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Descrição da editora

The operatic genre is considered to be locked in a rigid itinerary, which cannot perform detours of any kind. Therefore, it is thought to be genre that is more revered than respected bearing, thus, a resemblance to religion rather than art. What this dissertation seeks to explore is a certain possibility in the form of a hypothesis. We will explore the ''what-if'' of unlocking this rigidity and attempting a sort of transfiguration. By painting the scenery, or rather the landscape of opera in colors of current American trends and traits. USA has always been a country which has had the privilege of nurturing opera fans by supporting the popularity of opera in a variety of ways. What will be examined are the ways that inspired directors Jonathan Miller and his 1975 ''Mafia'' production of Rigoletto for the ENO as well as James McDonald''s 2002 ''White House'' production of the opera for the WNO, to present the opera in an American context. Giuseppe Verdi''s masterpiece Rigoletto along with its manifestations and interpretations by these two directors that design and paint an American landscape for European either by provoking the audience and in particular, opera-buffs and hardcore fans, or by triggering images known and popular to the wider audience bestowing upon opera a most welcome sense and nuance of familiarity and belongingness. Rigoletto offers and carries the powerful potential to function as a canvas for this venture to be formulated. The opera''s characters, as viewed through the landscapes that these two directors have painted, invite the audience to familiarize themselves with figures that are flexible enough to unfold as space-less, deterritorialized images that have the ability to provoke and boast an Americaness which can be either welcome or cause a bit of an uncomfortable spine-tingling wonderment of political and cultural nature.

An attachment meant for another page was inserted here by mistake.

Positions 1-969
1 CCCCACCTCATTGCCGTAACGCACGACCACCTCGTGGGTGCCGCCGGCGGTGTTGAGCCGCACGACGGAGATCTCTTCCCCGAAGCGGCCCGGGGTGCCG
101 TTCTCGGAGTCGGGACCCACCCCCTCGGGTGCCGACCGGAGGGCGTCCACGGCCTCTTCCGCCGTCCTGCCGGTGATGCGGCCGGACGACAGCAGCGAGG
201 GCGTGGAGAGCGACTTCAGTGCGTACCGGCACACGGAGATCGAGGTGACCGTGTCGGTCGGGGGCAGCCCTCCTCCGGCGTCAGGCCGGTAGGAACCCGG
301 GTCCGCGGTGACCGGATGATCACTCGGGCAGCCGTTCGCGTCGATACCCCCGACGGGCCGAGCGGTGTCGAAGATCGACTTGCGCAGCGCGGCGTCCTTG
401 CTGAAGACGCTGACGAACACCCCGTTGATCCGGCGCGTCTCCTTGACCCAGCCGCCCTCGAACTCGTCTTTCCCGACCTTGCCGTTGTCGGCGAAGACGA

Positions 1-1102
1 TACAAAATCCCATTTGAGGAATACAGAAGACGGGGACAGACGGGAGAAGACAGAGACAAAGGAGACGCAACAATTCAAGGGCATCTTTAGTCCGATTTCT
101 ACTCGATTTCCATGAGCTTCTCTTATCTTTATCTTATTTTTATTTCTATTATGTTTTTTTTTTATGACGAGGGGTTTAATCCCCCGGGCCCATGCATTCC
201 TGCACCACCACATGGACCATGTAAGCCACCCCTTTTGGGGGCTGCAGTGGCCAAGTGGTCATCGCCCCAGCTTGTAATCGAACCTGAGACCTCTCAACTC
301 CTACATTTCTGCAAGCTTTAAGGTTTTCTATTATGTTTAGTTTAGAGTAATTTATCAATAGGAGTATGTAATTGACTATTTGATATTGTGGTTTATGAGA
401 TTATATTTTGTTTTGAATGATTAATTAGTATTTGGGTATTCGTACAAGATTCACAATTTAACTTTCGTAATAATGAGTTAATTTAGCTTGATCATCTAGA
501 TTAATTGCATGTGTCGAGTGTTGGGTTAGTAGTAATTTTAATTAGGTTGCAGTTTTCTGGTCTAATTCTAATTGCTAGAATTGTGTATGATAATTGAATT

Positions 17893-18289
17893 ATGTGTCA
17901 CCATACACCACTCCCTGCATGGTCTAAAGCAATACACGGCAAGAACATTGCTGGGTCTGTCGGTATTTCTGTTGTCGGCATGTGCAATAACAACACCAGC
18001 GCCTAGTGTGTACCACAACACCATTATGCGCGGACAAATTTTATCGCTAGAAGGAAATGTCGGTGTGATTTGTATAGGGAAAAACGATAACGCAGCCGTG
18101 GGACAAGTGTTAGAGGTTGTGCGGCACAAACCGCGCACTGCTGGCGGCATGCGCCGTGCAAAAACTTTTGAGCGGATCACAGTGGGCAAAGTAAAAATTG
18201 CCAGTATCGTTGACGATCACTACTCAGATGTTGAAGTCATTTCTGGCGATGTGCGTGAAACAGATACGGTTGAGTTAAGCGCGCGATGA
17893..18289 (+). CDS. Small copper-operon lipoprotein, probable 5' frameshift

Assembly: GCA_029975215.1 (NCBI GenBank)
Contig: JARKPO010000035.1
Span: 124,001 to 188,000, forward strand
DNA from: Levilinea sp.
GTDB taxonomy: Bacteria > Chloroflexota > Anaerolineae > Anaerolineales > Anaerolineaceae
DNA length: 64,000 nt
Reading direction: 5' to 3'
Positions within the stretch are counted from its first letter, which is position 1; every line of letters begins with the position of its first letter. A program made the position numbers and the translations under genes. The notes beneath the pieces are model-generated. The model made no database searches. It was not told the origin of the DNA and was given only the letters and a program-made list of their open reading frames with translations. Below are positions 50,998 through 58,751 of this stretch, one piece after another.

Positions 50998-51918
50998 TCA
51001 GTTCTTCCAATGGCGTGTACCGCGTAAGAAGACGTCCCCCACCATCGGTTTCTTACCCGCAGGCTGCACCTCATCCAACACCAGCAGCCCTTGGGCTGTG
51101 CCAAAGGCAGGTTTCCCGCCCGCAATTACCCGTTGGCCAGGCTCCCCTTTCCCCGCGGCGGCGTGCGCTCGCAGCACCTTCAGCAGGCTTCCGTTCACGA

Artes e entretenimento
21 de novembro
GRIN Verlag